Data was the word on the minds of many dealers at the National Automobile Dealers Association (NADA) Convention & Expo in New Orleans this January. Some were looking for vendors to target specific data fields for marketing purposes. Others were more interested in solutions that will help them safely store and protect customer information. All were on a mission to promote and protect their stores.
Organizers knew that big data would be a focal point at this year’s conference. The NADA issued an addendum to the dealer data guidance it issued this past August. In it was a sample contract the NADA is encouraging dealers to review and “if applicable, to present the addendum to service provider vendors for signature.”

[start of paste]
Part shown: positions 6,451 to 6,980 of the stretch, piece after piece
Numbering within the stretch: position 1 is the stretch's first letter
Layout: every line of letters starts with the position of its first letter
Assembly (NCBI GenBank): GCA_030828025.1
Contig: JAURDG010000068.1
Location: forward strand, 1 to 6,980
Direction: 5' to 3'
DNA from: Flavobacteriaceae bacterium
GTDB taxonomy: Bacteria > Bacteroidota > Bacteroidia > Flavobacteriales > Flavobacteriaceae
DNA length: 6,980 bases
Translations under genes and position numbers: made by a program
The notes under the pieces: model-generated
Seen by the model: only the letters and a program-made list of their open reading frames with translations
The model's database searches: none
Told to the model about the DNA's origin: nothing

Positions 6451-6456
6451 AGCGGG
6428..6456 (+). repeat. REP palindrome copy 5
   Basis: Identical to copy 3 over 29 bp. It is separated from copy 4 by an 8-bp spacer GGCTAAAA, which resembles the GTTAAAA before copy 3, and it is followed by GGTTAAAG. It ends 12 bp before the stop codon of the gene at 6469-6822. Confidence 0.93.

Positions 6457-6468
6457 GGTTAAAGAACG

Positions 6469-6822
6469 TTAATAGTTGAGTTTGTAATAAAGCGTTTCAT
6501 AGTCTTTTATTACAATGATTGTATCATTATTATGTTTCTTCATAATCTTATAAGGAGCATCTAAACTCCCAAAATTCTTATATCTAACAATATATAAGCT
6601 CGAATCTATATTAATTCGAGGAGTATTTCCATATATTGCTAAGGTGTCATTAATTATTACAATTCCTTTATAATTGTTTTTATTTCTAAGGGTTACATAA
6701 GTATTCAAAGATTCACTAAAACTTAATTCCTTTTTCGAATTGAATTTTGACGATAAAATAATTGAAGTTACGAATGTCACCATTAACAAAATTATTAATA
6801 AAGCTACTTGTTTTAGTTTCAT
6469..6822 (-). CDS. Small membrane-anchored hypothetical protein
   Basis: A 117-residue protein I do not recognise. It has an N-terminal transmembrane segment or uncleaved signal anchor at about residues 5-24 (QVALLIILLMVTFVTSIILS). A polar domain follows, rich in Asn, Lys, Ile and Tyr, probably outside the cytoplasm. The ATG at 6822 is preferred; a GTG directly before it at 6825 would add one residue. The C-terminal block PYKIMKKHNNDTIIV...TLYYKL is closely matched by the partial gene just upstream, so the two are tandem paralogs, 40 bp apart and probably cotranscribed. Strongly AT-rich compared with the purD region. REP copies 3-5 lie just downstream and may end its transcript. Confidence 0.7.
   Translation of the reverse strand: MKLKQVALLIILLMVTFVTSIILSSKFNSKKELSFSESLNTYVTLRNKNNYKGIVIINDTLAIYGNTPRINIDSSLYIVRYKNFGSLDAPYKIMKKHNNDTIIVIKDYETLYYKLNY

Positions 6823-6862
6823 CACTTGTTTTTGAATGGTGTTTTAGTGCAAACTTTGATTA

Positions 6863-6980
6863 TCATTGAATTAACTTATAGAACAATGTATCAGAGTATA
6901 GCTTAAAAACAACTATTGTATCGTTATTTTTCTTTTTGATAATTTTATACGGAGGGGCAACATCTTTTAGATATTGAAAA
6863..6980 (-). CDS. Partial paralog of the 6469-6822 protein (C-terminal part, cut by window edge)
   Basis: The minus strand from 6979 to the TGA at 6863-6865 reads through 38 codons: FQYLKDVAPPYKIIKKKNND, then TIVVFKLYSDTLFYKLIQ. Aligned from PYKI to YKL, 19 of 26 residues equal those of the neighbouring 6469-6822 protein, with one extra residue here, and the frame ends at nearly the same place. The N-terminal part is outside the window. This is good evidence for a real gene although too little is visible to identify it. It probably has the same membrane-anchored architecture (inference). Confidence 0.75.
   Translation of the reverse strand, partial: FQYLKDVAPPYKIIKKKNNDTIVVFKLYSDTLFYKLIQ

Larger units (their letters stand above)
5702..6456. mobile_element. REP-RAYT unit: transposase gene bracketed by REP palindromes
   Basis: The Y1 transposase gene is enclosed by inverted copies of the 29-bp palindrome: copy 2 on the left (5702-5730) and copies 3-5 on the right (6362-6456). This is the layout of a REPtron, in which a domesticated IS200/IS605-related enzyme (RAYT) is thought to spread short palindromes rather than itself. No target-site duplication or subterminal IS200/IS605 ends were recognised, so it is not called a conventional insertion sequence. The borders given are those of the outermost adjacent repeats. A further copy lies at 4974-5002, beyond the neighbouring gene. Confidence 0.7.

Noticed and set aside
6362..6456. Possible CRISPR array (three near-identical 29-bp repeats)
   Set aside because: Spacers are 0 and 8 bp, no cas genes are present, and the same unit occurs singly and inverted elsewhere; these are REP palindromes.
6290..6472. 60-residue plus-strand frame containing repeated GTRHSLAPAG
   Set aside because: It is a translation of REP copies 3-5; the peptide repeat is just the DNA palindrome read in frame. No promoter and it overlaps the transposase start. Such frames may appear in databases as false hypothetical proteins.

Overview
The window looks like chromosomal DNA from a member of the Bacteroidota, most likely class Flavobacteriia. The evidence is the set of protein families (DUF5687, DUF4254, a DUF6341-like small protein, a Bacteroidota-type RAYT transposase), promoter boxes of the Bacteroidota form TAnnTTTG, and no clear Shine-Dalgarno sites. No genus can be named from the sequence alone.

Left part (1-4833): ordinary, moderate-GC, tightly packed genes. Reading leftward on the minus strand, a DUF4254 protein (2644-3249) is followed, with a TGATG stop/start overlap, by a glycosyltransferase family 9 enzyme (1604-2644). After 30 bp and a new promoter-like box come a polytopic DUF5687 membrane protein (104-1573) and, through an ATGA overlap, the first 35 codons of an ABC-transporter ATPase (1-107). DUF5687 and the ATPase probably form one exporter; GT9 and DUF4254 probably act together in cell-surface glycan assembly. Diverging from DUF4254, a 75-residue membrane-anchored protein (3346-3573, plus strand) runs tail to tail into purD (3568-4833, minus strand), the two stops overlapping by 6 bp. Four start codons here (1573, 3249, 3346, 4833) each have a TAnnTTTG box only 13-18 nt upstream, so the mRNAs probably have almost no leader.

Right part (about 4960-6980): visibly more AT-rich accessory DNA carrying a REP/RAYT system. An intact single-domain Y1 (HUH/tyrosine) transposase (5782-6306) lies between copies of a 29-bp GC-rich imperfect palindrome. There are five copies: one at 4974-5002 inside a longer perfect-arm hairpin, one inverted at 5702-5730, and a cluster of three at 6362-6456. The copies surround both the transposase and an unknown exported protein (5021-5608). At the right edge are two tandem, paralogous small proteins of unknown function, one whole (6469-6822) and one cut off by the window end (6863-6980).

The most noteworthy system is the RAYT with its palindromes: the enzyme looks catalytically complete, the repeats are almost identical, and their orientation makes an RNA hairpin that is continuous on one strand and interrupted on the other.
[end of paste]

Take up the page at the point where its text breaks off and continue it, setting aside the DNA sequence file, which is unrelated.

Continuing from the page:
“The issue today is dealers have all this sensitive data, but to do business, they really have to share it or allow folks to have access to it in some way or form,” says Bradley Miller, the NADA’s associate director of legal and regulatory affairs. “By necessity, it’s going a lot of places. The problem is the very complicated set of rules with respect to how you can share this information, and it’s not easy to do.”
Miller and the association recommend that dealers consider putting an agreement in place with technology vendors who are accessing their customers’ personal information. “What it says is the vendor can’t take any more [data] than they need; they can’t do anything else with it except provide the service,” Miller explains. “To an extent, folks felt a little more free rein in the past with respect to this data. The hope is that will change.”
More Than Necessary